Morgan took over from Gove as education secretary in 2014, and continued his project of schools reform, pushing more schools to become independent "academies" or "free schools." May is a high-profile supporter of grammar schools, so that could be behind the sacking. If she does plan an education policy change of that magnitude, she will have a colossal fight on her hands from an education sector already thoroughly sick of top-down change.

Sacked: Stephen Crabb

Crabb was considered a rising star when he took a promotion to work and pensions secretary earlier this year following the resignation of Iain Duncan Smith. But just a few short months, a failed leadership campaign and a minor sexting scandal later (he was caught sending naughty Whatsapps by The Times) Crabb is out of government, at least for now. He said it was "in the best interests of my family" if he left his job.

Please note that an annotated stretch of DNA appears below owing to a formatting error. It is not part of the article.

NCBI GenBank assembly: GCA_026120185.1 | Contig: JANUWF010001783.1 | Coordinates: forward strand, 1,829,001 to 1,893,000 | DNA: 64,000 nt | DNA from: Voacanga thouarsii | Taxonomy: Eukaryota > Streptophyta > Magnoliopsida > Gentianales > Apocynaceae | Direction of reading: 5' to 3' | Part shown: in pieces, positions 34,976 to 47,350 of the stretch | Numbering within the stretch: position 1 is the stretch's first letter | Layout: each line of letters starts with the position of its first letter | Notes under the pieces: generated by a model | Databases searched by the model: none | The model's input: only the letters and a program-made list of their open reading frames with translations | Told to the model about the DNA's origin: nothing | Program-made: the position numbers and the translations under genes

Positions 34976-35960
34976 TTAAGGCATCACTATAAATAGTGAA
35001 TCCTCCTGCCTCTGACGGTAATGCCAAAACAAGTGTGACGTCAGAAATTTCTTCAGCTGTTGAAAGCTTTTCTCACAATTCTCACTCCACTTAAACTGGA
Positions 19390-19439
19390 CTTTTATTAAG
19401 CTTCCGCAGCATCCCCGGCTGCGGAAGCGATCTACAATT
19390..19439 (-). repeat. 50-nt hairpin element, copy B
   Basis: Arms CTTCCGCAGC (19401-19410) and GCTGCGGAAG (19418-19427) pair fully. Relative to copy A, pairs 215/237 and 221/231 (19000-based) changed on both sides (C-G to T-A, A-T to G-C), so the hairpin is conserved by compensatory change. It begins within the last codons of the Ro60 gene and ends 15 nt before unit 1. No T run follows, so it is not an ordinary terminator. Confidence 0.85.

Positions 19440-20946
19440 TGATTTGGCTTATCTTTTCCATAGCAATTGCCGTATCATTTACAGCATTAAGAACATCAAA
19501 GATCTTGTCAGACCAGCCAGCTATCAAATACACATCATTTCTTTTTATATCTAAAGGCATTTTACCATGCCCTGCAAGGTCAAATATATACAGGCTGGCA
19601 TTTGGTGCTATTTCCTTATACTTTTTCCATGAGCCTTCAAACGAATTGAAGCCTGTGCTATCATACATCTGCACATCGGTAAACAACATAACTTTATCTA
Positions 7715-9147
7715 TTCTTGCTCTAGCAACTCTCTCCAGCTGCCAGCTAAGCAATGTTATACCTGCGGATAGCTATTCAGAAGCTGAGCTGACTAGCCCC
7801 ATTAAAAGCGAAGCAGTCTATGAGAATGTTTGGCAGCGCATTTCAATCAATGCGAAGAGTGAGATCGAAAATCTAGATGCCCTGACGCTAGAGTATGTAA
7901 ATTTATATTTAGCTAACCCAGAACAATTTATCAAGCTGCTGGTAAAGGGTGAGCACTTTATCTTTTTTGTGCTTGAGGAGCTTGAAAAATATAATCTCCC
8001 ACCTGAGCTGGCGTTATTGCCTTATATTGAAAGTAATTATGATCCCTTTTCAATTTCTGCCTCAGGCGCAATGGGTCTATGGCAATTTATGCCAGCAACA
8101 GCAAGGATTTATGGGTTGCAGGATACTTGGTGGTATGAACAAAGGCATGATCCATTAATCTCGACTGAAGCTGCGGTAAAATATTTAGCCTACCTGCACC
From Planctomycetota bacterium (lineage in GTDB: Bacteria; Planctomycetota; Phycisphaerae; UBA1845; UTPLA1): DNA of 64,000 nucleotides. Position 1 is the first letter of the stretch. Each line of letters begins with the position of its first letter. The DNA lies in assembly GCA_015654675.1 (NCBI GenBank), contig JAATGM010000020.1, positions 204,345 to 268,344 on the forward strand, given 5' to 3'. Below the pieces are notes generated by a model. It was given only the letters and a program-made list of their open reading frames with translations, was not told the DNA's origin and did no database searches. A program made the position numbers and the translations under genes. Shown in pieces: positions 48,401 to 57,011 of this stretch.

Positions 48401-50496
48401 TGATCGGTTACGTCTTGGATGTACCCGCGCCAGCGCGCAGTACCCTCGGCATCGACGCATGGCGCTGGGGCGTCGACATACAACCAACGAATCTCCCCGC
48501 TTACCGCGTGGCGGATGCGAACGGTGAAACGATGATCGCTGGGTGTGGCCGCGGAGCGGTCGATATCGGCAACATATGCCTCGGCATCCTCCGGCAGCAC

Sacked: Theresa Villiers

Villiers was Northern Ireland secretary until Thursday, when she said May offered her an alternative role that she felt unable to take. "Northern Ireland and its people will always have a very special place in my heart and I am confident that progress will continue to be made to embed peace, stability and prosperity there," she said in a Facebook post.

This is a developing story and will be updated as more information becomes available.